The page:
Throughout our military careers, whether long or short, we’ve all seen good and bad examples of leadership. One key attribute found in most effective leaders is they implicitly trust their people and they avoid “getting into the weeds” by working their subordinates' tasks for them.
This trust enables a leader to effectively communicate his or her intent, thus empowering subordinates to own their mission and make decisions at the appropriate level. When leaders trust subordinates, deliver clear intent, and then “get out of the way,” success is usually quick to follow. Recently, Air Force leaders have doubled-down on promoting trust and empowerment through initiatives that focus on squadrons. It is no coincidence that a large part of the “revitalizing squadrons” initiative involves enhancing trust and empowering commanders to make decisions at the squadron level. In turn, commanders must empower and push decisions down to Airmen. The squadron, the beating heart of the Air Force, will flat-line if we do not.
Should the unfortunate situation arise where we do not trust our Airmen, or if we cannot clearly communicate our intent, we fall prey to the dreaded “M” word: micromanagement. This most often occurs when there is a lack of trust or understanding between a leader and subordinate, and almost always results in frustration between both parties.
To avoid the trap of micromanagement, I have found that when providing direction to subordinates, it is helpful to describe what needs to be done – that is to describe the desired end state – versus how something needs to be done. What is truly amazing is to watch the creativity and innovative solutions that arise when our Airmen are given the maneuvering airspace to problem solve. My experience has been that a well-trained, motivated Airman almost never fails to meet expectations when the desired end state was appropriately described.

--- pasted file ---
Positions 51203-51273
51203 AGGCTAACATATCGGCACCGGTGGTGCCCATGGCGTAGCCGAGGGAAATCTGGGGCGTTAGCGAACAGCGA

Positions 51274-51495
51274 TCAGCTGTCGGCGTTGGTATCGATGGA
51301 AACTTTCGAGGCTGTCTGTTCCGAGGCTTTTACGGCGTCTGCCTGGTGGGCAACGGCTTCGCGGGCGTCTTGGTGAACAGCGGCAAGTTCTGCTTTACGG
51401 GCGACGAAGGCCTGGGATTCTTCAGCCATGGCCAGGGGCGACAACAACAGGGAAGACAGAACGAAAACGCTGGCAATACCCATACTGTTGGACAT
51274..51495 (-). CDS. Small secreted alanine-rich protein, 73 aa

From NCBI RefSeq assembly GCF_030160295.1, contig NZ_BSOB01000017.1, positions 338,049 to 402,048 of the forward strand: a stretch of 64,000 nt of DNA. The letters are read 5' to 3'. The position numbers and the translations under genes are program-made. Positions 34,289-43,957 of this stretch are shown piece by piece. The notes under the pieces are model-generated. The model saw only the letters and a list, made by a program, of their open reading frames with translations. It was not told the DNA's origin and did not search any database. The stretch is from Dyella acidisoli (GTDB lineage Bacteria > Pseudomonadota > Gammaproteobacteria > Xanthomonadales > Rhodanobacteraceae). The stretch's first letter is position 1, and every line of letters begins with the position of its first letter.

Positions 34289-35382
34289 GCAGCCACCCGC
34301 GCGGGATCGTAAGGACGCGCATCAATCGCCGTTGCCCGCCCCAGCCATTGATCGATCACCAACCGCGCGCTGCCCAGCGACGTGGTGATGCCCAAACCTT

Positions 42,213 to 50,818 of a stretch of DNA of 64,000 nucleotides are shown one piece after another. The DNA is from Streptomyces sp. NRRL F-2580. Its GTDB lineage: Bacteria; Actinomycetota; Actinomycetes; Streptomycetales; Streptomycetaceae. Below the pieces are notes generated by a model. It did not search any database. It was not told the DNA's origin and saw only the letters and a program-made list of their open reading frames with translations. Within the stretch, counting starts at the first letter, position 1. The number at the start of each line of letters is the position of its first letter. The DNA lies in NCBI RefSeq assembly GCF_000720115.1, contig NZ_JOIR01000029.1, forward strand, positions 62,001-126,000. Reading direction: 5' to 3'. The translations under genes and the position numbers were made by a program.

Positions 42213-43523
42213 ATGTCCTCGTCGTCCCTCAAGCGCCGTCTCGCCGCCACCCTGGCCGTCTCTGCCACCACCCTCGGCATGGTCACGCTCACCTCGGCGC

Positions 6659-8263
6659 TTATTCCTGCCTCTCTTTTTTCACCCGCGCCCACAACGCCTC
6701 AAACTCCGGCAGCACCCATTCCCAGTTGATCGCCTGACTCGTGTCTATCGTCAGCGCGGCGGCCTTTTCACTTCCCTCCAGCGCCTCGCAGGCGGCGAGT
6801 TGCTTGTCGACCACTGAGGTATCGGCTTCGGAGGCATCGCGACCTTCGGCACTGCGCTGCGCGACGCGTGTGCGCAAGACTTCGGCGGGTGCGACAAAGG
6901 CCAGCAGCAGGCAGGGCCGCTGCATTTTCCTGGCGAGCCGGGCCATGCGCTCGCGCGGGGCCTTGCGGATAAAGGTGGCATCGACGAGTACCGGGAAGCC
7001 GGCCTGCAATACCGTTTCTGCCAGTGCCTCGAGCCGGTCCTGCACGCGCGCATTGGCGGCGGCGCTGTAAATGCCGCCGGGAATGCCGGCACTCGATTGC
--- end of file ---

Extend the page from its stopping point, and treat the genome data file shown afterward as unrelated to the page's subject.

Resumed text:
Although it is imperative to trust and empower our Airmen, with trust and empowerment comes risk. We must accept that when we empower our Airmen, we assume risk and we should not be afraid of that fact. We balance this risk and prevent mission failure through the process of oversight. Establishing oversight involves regular updates, engagement with our Airmen, and keeping important aspects of a project in our cross-check; generally speaking, the more important the project or task, the more oversight that is needed. With important projects we may need to step in for a correction, but when this occurs, we should quickly give control back to the Airmen in charge. Simply put, oversight does not give us latitude to do our subordinates’ job for them. We must let our Airmen grow through guidance, direction, leadership and oversight.
As we continue to battle an adaptive, ever-evolving enemy, trusting and empowering our Airmen will only become more important. In today’s complex battlespace, and tomorrow’s communication-degraded battlespace, we will fail if we fall prey to micromanagement tendencies. Fortunately, our most senior leaders are promoting an environment of trust and empowerment by revitalizing squadrons; it is up to us now to ensure that we sustain the beating heart of the Air Force by passing down this trust and empowerment to every Airman. Our success or failure depends on it.